Sir Edward Burne-Jones (1833–1898): The Love Song, 1868–77. Oil on canvas, 45 x 61 3/8 in. (114.3 x 155.9 cm). The Metropolitan Museum of Art.
Sir Edward Burne-Jones (1833–1898): The Love Song, 1868–77. Oil on canvas, 45 x 61 3/8 in. (114.3 x 155.9 cm). The Metropolitan Museum of Art.

The exhibition’s great masterpiece, known as Le Chant d’Amour by Edward Burne-Jones, with its languid figures in medieval costume, may appear staged and overly saccharine to the modern eye. Even back in 1877, the London Times poured scorn upon the painting, calling it “the strange and unwholesome fruits of hopeless wanderings in the mazes of mysticism and medievalism.” Fortunately for the Metropolitan, art critic Roger Fry, who also acted as curator from 1904-1910, championed this work. Taking almost ten years to complete (1868-1877), it depicts a lovelorn knight resting on a parapet while he contemplates an innocent maiden playing an organ as Cupid pumps the bellows. Set in a Venetian-style landscape inspired by Giorgione, Burne-Jones captured a mood of wistful reverie. The parapet lends a story-book quality that sets the tale at a remove. Known for his vivid palette and the precision of his brushstrokes, Burne-Jones had once declared, “I love to treat my pictures as a goldsmith does his jewels.”[4]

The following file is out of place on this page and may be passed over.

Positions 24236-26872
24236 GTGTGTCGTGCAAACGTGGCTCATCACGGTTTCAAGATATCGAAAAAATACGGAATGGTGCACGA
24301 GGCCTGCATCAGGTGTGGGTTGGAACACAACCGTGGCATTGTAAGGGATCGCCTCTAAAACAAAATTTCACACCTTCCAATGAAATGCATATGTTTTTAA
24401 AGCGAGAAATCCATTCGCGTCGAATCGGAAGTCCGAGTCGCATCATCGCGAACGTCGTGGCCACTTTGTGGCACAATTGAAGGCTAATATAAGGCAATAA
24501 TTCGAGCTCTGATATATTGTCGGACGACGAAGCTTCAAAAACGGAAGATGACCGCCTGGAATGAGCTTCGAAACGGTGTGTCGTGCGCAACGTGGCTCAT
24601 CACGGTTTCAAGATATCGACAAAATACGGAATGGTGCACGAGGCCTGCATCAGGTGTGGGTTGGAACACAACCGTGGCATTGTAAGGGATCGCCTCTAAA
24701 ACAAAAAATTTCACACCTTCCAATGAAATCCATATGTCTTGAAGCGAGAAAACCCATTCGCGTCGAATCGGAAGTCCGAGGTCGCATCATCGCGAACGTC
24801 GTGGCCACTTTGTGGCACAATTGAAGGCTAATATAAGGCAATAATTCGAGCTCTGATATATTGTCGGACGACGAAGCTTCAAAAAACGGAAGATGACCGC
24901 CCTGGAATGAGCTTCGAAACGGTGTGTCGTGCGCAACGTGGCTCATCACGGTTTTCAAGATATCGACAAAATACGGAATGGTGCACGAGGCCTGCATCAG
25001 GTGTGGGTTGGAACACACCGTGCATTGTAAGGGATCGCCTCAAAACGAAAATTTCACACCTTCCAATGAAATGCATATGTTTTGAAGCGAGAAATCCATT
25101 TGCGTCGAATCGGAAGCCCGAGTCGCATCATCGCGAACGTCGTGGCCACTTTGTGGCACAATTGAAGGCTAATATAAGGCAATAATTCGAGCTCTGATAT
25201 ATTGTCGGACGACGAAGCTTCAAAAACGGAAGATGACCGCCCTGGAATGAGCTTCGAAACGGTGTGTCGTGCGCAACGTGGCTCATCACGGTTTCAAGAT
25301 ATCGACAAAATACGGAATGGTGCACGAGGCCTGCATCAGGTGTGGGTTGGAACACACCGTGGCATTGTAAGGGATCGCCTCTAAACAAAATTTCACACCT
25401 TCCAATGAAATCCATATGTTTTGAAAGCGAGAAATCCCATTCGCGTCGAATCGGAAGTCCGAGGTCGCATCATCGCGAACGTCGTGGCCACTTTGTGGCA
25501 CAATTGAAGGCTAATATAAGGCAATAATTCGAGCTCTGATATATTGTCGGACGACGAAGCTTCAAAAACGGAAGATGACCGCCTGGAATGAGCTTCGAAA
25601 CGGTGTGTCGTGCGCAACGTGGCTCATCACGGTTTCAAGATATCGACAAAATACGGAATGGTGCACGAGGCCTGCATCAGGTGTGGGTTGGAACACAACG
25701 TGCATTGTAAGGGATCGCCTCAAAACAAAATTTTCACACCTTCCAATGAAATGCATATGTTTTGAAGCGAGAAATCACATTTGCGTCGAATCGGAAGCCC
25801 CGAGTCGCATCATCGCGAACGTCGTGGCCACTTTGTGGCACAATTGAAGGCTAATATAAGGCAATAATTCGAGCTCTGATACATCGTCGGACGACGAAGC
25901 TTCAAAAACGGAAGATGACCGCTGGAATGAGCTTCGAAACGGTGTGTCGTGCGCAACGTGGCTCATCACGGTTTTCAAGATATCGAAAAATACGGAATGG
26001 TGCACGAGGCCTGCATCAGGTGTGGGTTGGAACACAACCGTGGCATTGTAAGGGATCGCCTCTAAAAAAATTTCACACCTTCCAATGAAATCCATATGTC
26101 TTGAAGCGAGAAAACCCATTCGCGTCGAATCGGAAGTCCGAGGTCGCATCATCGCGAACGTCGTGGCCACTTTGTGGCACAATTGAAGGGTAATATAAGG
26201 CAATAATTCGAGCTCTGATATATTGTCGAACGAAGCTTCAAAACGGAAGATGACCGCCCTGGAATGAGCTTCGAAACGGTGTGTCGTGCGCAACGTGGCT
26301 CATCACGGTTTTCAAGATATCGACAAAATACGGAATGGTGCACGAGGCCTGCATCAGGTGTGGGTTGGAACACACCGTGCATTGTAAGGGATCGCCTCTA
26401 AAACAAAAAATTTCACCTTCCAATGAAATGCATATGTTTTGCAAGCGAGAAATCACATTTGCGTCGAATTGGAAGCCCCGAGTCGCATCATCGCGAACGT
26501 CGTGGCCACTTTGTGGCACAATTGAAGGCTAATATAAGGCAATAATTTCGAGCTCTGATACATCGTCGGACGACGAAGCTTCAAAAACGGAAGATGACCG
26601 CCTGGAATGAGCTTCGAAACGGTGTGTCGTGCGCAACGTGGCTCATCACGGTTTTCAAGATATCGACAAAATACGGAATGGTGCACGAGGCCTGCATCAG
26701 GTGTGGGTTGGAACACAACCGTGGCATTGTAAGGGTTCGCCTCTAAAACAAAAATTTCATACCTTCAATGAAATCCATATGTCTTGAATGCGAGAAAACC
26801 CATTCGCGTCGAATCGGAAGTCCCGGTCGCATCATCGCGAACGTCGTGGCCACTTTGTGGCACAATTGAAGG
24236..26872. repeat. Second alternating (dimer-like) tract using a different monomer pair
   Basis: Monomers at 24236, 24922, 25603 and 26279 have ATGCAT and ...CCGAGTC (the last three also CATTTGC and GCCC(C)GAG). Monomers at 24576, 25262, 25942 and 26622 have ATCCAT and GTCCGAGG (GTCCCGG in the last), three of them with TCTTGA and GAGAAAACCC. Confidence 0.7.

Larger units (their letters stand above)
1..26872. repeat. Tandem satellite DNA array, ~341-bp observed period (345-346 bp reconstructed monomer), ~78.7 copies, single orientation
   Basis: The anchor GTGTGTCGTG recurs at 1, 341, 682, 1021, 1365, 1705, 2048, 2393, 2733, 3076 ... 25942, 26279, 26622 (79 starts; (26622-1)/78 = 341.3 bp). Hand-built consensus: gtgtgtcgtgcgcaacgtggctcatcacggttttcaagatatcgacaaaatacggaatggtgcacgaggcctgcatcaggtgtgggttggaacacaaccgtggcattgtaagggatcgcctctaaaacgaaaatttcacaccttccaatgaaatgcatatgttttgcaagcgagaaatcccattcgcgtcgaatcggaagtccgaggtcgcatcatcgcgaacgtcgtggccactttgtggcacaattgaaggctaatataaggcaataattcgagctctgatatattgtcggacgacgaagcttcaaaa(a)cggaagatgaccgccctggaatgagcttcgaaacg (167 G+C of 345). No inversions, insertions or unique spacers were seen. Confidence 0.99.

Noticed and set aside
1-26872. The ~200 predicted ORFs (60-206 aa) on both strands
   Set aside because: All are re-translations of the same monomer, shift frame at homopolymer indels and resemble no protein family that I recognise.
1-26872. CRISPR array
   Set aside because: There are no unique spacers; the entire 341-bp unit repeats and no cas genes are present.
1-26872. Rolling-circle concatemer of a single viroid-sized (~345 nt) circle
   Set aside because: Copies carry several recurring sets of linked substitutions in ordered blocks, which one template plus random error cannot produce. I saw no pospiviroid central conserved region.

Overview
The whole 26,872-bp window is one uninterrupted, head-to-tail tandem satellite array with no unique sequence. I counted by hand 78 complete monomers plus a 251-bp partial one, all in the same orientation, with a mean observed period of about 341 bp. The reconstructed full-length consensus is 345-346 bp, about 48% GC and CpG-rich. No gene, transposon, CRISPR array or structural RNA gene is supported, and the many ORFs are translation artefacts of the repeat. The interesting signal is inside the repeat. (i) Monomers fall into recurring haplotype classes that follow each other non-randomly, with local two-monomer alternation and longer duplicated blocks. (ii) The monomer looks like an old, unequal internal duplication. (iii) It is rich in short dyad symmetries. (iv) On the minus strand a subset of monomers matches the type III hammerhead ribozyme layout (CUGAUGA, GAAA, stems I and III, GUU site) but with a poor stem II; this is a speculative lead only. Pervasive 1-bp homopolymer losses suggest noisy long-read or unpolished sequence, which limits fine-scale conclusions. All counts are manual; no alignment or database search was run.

The painting was inspired by a Breton love song, (Helas, je sais un chant d’amour) composed by the artist while listening to his gifted wife Giorgiana play the piano. The critic Walter Pater, who admired the Pre-Raphaelites, wrote that “All art constantly aspires to the condition of music”. [5] With his emphasis on mood and atmosphere, Burne-Jones may well have aspired to elevate his art to the level of music, which was seen as the most abstract, formal and pure of the creative expressions.

While the show is tiny, it draws from over 11 departments, marking an important interdisciplinary trend in recent exhibitions. This form of curating exploits the museum’s own stellar collection while bringing new meaning and context to its pieces. It comes in the wake of the great joint exhibition, Pre-Raphaelites and the Victorian Avant-Guard at the Tate and the National Gallery in Washington, D.C. Yet through its intelligent curating by Constance McPhee and Alison Hokanson, it manages, in one quick stroke, to lift the lid on a beautiful lost world and whet our appetite for binge viewing.


[1] Rosetti, William Michael and Algernon Swinburne. Notes on the Royal Academy Exhibition 1898, quoted by Prettejohn, Elizabeth, Rossetti and his Circle, London and Princeton, 1997, p. 30.

[2] Harry Quilter, a critic for the Times, wrote scathing reviews, see, Quilter, Harry, Preferences in Art, Life and Literature. London, 1892, 6; ibid., Art Journal, 1864, p. 170.

[3] Rossetti, William Michael, Ruskin: /Rossetti:Preraphaelism : Papers 1854 to 1862, London, 1899, pp. 268-70.

[4] De Lisle, 1904, pp. 170-171

[5] Pater, Walter. The School of Giorgione, in Lawrence Evans, Ed. The Renaissance, Chicago, 1978, p. 139.